A Love Letter From Tokyo

I landed in Tokyo at 4 Friday afternoon and at 7 was handed my schedule for the week. I was to paint a Love Letter to Tokyo across 4 walls in 4 days, and Friday’s objective (the Friday that was mostly used up at this point) was to be spent “getting to know the city.” So keeping to the schedule, here’s what I learned about Tokyo on Friday: It’s spring, beautiful, not many cherry blossoms—they came early and were blown away in a storm two weeks ago. A lot of people are wearing surgical masks to ward off hayfever, but blow it when they smoke or drink coffee. 7-11 (known here as the hilarious 7&I Holdings) has the best coffee, freshly ground and brewed by the cup for 100 yen (a buck). Starbucks are everywhere and busy selling the same cup for 400 yen, truly earning the name Fourbucks. Girls are wearing goth Strawberry Shortcake outfits, boys are in serious jeans and handmade boots. All the kids are lining up for pancakes and Ben and Jerry’s. Gaijin in Japan complain there are too many Gaijin in Japan. Finally, and most significantly, since the earthquake, people aren’t going out as much. There’s a renewed emphasis on family and less on ambition for most people these days.

That was the prevailing sentiment that informed Love Letter Tokyo. We (Lew Blum and I) painted the first wall at Bookmarc Tokyo in the cold neon light of a big screen TV playing “Lost In Translation” on repeat. We couldn’t believe we were being forced to live in front of the imitation of life, but we got into cracking “it’s so true” jokes about the various scenes, and wishing it was true that we were in the best scene with Charlie Brown throwing bottles at gangsters. Ahh shit, I remembered, Charlie passed away. Well, he looks cool as hell here, now and forever. “Now and Forever”, great phrase, almost worn through from overuse. “Now Is Forever”, Much better, true in every permutation I can think of. OK, that’s what belongs on the Big Wall.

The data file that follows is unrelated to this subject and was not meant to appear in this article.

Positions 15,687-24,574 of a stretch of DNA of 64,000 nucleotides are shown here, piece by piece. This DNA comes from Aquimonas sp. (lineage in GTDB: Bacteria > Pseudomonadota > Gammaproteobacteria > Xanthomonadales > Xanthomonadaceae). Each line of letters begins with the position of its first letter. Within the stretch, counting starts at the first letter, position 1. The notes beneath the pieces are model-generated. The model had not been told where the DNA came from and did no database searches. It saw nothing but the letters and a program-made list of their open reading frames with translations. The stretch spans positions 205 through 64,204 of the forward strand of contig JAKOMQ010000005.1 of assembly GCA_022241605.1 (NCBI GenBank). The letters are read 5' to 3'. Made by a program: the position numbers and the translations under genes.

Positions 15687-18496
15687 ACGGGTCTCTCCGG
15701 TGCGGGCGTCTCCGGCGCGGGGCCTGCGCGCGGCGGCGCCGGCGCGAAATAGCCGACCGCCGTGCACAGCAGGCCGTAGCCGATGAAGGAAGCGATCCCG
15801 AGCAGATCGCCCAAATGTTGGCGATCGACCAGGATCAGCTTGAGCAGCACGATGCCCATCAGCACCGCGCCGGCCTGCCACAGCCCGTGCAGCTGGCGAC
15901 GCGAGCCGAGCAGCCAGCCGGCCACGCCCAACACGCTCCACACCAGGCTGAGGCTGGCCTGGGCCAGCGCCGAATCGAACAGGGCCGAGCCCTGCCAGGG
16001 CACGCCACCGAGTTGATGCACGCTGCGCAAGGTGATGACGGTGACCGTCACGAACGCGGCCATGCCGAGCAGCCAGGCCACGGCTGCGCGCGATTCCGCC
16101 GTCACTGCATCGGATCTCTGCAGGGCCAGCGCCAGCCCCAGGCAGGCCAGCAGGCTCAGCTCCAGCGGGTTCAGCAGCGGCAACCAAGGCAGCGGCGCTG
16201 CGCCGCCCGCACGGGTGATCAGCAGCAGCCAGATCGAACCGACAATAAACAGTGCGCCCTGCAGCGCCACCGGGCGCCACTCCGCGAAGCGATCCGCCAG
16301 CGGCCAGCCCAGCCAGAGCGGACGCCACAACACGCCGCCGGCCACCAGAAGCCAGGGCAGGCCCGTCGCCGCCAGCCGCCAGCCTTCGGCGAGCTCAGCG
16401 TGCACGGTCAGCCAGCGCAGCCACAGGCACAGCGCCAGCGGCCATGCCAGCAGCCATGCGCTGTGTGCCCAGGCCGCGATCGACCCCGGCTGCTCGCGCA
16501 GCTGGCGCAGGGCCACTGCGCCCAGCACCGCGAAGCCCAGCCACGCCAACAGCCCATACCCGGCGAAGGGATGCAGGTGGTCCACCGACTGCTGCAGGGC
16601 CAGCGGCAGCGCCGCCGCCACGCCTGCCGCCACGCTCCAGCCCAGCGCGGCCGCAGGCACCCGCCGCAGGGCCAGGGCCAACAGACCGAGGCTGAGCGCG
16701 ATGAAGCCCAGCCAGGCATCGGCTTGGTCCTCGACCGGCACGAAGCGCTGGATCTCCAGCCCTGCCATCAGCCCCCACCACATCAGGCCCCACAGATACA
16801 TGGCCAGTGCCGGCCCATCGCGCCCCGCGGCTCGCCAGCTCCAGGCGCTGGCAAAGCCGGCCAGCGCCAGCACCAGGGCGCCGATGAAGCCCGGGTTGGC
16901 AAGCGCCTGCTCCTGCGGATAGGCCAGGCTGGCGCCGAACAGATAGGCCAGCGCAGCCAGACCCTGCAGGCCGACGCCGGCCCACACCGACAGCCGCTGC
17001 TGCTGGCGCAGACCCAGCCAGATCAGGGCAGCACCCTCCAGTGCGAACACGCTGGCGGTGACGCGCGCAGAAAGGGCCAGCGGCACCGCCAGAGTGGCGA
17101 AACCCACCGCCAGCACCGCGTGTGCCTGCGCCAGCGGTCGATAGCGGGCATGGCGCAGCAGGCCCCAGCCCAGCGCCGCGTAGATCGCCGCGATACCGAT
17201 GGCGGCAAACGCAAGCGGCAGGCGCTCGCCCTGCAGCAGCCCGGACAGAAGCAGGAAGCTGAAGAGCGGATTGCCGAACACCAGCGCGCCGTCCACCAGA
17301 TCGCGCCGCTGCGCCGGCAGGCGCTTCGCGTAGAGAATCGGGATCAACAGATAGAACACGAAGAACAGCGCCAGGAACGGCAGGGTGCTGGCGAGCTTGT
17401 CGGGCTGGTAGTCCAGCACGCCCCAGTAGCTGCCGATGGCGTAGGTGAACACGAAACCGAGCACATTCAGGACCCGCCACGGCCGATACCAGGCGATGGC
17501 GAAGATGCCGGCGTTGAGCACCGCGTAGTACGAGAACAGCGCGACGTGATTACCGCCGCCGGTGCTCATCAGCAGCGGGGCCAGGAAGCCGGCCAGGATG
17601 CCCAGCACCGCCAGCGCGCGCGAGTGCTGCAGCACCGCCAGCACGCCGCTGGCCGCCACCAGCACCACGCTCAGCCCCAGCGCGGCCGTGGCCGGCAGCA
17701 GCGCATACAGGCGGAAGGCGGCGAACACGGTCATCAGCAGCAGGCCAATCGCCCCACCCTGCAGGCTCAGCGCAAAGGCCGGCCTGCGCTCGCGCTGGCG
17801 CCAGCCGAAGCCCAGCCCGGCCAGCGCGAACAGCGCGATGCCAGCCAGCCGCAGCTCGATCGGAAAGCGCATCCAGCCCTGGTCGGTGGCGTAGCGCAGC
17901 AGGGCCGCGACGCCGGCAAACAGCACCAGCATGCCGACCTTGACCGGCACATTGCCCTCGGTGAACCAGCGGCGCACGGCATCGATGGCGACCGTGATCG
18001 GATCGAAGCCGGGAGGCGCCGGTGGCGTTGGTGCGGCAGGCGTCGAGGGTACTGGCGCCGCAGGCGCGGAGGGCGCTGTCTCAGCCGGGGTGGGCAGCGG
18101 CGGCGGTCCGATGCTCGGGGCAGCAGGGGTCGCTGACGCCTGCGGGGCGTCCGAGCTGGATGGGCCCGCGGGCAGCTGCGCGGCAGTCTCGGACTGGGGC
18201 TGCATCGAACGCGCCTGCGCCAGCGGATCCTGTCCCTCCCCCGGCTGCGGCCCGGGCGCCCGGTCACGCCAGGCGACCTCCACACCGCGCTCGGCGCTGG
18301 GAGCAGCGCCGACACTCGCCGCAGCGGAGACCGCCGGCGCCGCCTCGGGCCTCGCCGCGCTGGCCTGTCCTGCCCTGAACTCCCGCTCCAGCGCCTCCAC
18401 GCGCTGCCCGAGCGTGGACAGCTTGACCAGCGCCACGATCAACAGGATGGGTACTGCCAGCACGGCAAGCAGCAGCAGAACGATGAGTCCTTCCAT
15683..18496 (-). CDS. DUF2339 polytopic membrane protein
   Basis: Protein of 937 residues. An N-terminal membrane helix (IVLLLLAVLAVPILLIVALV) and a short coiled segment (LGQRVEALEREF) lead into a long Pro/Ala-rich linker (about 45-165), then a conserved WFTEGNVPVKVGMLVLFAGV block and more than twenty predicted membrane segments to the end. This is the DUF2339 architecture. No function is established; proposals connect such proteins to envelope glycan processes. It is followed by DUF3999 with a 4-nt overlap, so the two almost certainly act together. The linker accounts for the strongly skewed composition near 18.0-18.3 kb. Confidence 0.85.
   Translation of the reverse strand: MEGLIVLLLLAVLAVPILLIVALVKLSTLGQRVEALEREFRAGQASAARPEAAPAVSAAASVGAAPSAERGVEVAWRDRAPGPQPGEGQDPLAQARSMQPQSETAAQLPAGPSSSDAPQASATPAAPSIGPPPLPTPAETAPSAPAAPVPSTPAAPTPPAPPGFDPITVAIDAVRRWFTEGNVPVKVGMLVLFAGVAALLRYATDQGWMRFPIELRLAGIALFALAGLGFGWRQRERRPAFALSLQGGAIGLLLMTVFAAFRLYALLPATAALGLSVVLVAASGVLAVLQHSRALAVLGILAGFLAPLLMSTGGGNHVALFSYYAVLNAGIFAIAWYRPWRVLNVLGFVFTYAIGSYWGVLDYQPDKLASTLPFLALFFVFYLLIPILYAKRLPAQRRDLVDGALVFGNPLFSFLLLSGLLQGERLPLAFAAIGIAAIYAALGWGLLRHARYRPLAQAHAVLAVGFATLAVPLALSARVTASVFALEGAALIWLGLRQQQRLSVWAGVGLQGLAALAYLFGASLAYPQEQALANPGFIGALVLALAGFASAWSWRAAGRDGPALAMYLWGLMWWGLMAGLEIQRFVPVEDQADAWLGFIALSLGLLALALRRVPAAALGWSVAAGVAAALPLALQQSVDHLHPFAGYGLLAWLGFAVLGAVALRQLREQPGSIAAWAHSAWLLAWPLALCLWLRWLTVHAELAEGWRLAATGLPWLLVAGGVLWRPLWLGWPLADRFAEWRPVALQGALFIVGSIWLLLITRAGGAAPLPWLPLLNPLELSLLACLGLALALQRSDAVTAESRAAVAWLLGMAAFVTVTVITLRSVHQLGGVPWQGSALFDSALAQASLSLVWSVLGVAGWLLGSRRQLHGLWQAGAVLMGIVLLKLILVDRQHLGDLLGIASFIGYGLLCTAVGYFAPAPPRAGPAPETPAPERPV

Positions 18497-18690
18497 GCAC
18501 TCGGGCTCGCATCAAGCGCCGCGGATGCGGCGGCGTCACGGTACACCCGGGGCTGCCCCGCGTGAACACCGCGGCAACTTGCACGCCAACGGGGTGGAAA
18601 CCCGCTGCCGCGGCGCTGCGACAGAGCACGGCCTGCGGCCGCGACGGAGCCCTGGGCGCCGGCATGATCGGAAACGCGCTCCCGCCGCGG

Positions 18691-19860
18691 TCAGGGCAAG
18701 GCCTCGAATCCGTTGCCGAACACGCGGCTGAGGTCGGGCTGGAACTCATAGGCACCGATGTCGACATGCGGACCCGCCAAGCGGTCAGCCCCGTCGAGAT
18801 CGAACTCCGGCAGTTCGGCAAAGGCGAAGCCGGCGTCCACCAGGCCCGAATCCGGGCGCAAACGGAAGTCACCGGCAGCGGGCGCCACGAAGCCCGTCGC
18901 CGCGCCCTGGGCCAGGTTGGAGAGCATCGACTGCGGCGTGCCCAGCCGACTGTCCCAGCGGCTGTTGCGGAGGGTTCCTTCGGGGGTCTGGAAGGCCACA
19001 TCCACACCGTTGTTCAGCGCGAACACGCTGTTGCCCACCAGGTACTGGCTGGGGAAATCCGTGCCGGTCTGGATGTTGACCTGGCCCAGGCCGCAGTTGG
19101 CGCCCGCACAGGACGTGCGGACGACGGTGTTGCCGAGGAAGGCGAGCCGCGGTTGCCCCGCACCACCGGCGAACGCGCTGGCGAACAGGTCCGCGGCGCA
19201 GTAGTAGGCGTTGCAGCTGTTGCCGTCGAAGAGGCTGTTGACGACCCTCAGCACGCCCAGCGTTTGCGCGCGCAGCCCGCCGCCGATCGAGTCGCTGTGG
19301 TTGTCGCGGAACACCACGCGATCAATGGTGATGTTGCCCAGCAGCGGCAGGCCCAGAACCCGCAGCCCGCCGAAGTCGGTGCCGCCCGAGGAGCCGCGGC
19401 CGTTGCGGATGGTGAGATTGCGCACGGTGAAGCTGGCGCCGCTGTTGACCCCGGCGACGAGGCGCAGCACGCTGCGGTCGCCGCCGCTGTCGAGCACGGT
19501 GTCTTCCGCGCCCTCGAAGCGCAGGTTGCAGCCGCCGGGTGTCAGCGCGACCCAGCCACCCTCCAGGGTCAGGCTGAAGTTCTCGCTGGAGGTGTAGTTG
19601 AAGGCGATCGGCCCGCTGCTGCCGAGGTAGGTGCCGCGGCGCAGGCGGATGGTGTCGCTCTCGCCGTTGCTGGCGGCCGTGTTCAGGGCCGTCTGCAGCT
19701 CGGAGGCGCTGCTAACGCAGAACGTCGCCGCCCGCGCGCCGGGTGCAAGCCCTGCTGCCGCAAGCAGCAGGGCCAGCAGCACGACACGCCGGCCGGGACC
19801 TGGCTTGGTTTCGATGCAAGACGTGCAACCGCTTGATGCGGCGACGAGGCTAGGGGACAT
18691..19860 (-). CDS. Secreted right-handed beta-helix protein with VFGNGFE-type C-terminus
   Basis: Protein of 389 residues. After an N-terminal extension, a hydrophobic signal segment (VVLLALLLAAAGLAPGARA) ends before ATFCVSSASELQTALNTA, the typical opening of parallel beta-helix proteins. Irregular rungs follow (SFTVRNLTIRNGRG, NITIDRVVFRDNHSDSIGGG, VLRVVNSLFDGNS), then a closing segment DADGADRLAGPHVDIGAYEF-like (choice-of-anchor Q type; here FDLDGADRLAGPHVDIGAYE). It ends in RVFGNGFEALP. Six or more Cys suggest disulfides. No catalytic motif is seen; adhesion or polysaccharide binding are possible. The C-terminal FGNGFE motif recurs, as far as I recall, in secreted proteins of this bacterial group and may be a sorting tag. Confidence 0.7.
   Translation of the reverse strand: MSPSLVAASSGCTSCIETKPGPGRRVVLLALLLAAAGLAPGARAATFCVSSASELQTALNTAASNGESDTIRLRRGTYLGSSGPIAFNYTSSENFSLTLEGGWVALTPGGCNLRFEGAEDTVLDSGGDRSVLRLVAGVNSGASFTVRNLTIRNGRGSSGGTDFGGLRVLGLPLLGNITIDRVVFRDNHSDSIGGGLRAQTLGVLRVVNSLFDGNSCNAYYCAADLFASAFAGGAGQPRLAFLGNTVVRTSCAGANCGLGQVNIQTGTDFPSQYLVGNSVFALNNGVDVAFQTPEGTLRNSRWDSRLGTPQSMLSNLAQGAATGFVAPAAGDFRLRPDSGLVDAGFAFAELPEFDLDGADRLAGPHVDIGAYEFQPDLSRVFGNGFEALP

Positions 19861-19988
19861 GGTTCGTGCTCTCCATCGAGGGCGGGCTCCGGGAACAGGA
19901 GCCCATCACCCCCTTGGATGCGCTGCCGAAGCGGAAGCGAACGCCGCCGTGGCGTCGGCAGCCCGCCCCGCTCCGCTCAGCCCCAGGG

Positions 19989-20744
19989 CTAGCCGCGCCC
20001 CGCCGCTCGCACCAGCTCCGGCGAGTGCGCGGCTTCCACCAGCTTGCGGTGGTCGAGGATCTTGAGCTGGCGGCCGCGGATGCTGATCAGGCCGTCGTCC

Apparently, it’s hard to get permission for ANY wall in Tokyo. Marc Jacobs has two walls that have been granted to me, but the other two require meetings with attorneys, and gifts of Godiva cookies, and contracts and covenants and many bows. The Big Wall is a well known landmark of great distinction, and my mere application of chalk on its surface has police jumping off bicycles trying to arrest me. Marc Jacobs has two people on the scene who speak Japanese for just this situation. The first guy, a native, pretends like he doesn’t see the cops yelling at me. The second, Shawn from Boston, leaps into the fray and says I have permission. “No you don’t,” says the captain. “Yes, he does,” Shawn replies. “We have a signed covenant, do you want to see it?” Captain spits back, “Why do I want to see something that doesn’t exist?” Finally, a familiar face to the Captain pops up and backs us up. Cops stop us 3 more times—detectives, bike cops, soldier-looking cops—seemingly every division of police cannot believe I have permission to do this. Fun for me, but poor Shawn had to get screamed on all day. No big deal, now he’s got a good war story to tell the other gaijin.

At the end of the week, I had a book signing at Bookmarc, and an art opening at Target gallery the same night. We were relieved that it all got finished, thanks in no small part to the insomnia and energy Tokyo imparts (a theme of “Lost In Translation”), we also were graced with the presence of Kazumi Asamura Hayashi, Charlie Brown’s widow. It was impossible for me to broach the subject of Charlie’s passing, I barely knew him. She finally spoke on it, “Now Is Forever I think it all the time now, when I have to do something I just do it.” And with that, the circuit was complete. Turns out also that her daughter and my son share a birthday, one year apart. Playdate in Manhattan anytime from now to forever.